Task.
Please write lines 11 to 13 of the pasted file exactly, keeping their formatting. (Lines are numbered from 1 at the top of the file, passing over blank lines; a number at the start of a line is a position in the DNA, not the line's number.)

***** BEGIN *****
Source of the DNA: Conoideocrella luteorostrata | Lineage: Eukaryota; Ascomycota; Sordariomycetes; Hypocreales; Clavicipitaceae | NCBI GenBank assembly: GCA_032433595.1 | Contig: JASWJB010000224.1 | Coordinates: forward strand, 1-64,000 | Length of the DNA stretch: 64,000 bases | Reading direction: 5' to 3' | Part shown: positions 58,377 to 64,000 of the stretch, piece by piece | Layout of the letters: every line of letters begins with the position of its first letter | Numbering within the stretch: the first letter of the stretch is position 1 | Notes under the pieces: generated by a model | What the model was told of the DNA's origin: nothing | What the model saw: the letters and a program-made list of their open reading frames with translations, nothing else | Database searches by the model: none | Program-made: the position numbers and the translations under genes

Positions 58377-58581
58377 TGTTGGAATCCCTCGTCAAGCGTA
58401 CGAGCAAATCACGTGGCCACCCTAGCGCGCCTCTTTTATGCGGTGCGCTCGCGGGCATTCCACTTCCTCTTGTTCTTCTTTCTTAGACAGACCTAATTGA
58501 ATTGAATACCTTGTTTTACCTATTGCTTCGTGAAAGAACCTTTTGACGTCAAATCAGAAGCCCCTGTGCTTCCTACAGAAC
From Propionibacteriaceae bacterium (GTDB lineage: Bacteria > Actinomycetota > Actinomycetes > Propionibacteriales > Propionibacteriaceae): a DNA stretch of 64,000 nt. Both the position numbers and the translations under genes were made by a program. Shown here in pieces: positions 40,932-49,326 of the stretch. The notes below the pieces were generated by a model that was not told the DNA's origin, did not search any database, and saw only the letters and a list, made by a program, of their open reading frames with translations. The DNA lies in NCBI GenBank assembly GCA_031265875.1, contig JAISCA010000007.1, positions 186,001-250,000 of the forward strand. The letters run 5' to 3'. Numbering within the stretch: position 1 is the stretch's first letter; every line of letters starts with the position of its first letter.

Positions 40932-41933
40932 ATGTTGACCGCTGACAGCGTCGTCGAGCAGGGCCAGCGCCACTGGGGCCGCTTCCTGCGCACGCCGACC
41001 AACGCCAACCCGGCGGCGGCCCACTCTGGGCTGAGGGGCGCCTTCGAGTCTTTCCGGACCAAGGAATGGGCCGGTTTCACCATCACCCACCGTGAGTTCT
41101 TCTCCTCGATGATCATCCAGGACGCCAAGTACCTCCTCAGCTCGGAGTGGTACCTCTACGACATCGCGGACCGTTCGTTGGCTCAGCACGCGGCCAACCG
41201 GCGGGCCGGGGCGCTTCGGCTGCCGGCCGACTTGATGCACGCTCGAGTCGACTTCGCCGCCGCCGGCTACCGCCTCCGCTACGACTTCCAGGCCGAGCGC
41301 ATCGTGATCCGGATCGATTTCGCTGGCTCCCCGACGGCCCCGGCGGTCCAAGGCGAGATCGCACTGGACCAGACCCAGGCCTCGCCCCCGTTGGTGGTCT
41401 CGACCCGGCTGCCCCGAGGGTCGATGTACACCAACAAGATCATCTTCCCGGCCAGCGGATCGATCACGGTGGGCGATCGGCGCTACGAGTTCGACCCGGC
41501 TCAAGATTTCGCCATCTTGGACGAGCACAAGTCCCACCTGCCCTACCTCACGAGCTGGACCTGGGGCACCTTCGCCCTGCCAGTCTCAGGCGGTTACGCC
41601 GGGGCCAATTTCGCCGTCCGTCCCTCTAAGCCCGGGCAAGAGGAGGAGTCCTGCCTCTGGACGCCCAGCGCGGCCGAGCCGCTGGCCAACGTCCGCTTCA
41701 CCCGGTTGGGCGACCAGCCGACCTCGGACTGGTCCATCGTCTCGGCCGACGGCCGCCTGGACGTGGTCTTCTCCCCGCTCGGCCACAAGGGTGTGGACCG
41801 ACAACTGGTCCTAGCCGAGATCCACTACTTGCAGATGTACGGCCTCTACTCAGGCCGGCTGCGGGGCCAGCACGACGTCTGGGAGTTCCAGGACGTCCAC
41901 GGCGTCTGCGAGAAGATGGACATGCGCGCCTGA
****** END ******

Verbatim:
41201 GCGGGCCGGGGCGCTTCGGCTGCCGGCCGACTTGATGCACGCTCGAGTCGACTTCGCCGCCGCCGGCTACCGCCTCCGCTACGACTTCCAGGCCGAGCGC
41301 ATCGTGATCCGGATCGATTTCGCTGGCTCCCCGACGGCCCCGGCGGTCCAAGGCGAGATCGCACTGGACCAGACCCAGGCCTCGCCCCCGTTGGTGGTCT
41401 CGACCCGGCTGCCCCGAGGGTCGATGTACACCAACAAGATCATCTTCCCGGCCAGCGGATCGATCACGGTGGGCGATCGGCGCTACGAGTTCGACCCGGC